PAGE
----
We Need a New Model for Philanthropic Funding

August 25, 2020 – By Andrea McGrath, Saumya Shruti and Shaily Acharya

For decades, foundations and donors have followed a similar approach to helping communities – evaluating, designing and funding what seem to be appropriate interventions – and achieving various levels of impact. While most would agree that the local communities themselves have critical insights on needs and challenges, as well as the expertise to build solutions, funders more often than not design solutions for communities rather than with communities. Globally, however, there are a variety of funding models that recognize the expertise of individuals and communities to design or choose the solutions they need, and empower them to do so. There are also a number of grassroots efforts in the U.S., with an increasing interest to do more. Beyond philanthropy, we see other models emerging that prioritize community, such as participatory budgeting, community designed development, and crowdfunding. 

After many years of utilizing similar funding models, perhaps it’s time to try a new approach – one that invites the community to design, inform and select solutions, and provides opportunities for local investment and community wealth building. Beeck Center Executive Director Sonal Shah recently welcomed two pioneering leaders from organizations championing this new approach to our second Ideas that Transform conversation. Emphasizing the need for both community participation and community-led decision making, Dana Bezerra, President of the Heron Foundation and Lucas Turner-Owens, former fund manager of the Boston Ujima Project, challenged funders and investors to rethink and redesign their traditional approaches to investing in communities.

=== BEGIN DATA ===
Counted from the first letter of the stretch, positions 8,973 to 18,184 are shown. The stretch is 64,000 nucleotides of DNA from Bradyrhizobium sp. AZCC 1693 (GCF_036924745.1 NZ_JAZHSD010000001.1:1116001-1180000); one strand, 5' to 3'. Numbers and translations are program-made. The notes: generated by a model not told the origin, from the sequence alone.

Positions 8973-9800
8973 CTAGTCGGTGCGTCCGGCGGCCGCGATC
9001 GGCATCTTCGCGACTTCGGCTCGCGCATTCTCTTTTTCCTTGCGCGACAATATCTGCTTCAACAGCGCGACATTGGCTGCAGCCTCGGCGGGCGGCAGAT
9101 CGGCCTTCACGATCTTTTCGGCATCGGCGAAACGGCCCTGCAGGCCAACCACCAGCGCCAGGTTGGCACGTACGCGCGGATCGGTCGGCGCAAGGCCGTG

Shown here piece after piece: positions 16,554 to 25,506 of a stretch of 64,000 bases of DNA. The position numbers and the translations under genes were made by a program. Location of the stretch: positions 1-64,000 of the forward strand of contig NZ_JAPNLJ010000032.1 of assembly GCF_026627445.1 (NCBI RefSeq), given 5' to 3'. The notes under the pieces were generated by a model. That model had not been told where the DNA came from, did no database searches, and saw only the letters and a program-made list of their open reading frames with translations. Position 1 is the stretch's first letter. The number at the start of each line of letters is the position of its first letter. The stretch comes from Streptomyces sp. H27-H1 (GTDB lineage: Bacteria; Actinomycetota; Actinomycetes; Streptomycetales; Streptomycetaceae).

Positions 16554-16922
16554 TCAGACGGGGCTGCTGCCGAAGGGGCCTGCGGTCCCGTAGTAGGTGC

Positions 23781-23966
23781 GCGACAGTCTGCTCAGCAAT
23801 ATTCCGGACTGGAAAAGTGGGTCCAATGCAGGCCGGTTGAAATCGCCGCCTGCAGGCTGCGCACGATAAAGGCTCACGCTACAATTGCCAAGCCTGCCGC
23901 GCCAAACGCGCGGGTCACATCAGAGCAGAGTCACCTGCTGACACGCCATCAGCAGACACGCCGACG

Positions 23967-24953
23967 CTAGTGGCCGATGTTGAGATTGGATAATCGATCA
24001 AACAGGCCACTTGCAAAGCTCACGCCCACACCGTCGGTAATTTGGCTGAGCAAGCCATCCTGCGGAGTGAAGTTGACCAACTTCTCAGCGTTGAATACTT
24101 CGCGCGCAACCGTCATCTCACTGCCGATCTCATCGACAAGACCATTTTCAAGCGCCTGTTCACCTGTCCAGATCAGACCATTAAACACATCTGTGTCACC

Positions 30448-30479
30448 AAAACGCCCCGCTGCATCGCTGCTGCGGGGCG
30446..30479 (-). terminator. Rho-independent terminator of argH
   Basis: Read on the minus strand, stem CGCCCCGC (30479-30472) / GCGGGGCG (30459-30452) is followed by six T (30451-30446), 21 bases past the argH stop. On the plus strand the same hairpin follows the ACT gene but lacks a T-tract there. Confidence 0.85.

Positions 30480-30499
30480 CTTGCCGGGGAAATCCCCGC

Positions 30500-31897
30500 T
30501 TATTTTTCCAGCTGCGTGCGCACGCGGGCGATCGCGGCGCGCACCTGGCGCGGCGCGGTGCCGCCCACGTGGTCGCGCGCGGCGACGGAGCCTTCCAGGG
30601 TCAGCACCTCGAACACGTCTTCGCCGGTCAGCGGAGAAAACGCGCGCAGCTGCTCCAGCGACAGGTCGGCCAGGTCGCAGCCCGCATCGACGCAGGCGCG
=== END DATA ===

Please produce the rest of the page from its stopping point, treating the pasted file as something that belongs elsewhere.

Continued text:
Nothing About Us Without Us

The idea for the Boston Ujima Project emerged from conversations among local activists, advocacy groups, impact investors, business owners and entrepreneurs, which highlighted the need for a catalytic vehicle to address the disconnect between impact and philanthropic investors, and local, grassroots community efforts. To ensure inclusive input, they hosted multiple community feedback events that provided free food, childcare, translation services and fun activities as a way to engage the community members and make it easier for them to participate. They used an asset-based lens to evaluate potential investments, and leveraged the social capital of the founders to bring in grassroots, community voices to give them guidance. As Turner-Owens emphasized, ultimately this work “has to start from a place of (asking) what is here, what needs capital, what is already loved – not the idea that you should add something new – but what might need a facelift? Once you have sized the pipeline, you can determine what kind of capital you need.”


From those early community meetings, and after a few years of planning and piloting, the Ujima Project creatively designed what is often referenced as the first democratically managed fund in the country. The local community drives four critical aspects of the fund:

  1. Identify the investment opportunities (and community needs).
  2. Define and prioritize the desired social and economic impacts.
  3. Help conduct the community due diligence.
  4. Vote on what businesses should be funded.

Perhaps most importantly, the Ujima fund is structured to incentivize community investment and wealth building by utilizing a ‘capital stacked equity’ model (designed by Ujima Fund visionary Aaron Tanaka) which prioritizes smaller dollar investors through higher rates of return and shorter terms. This is what shifting power looks like.

Walking the Talk: From Net Extractor to Net Contributor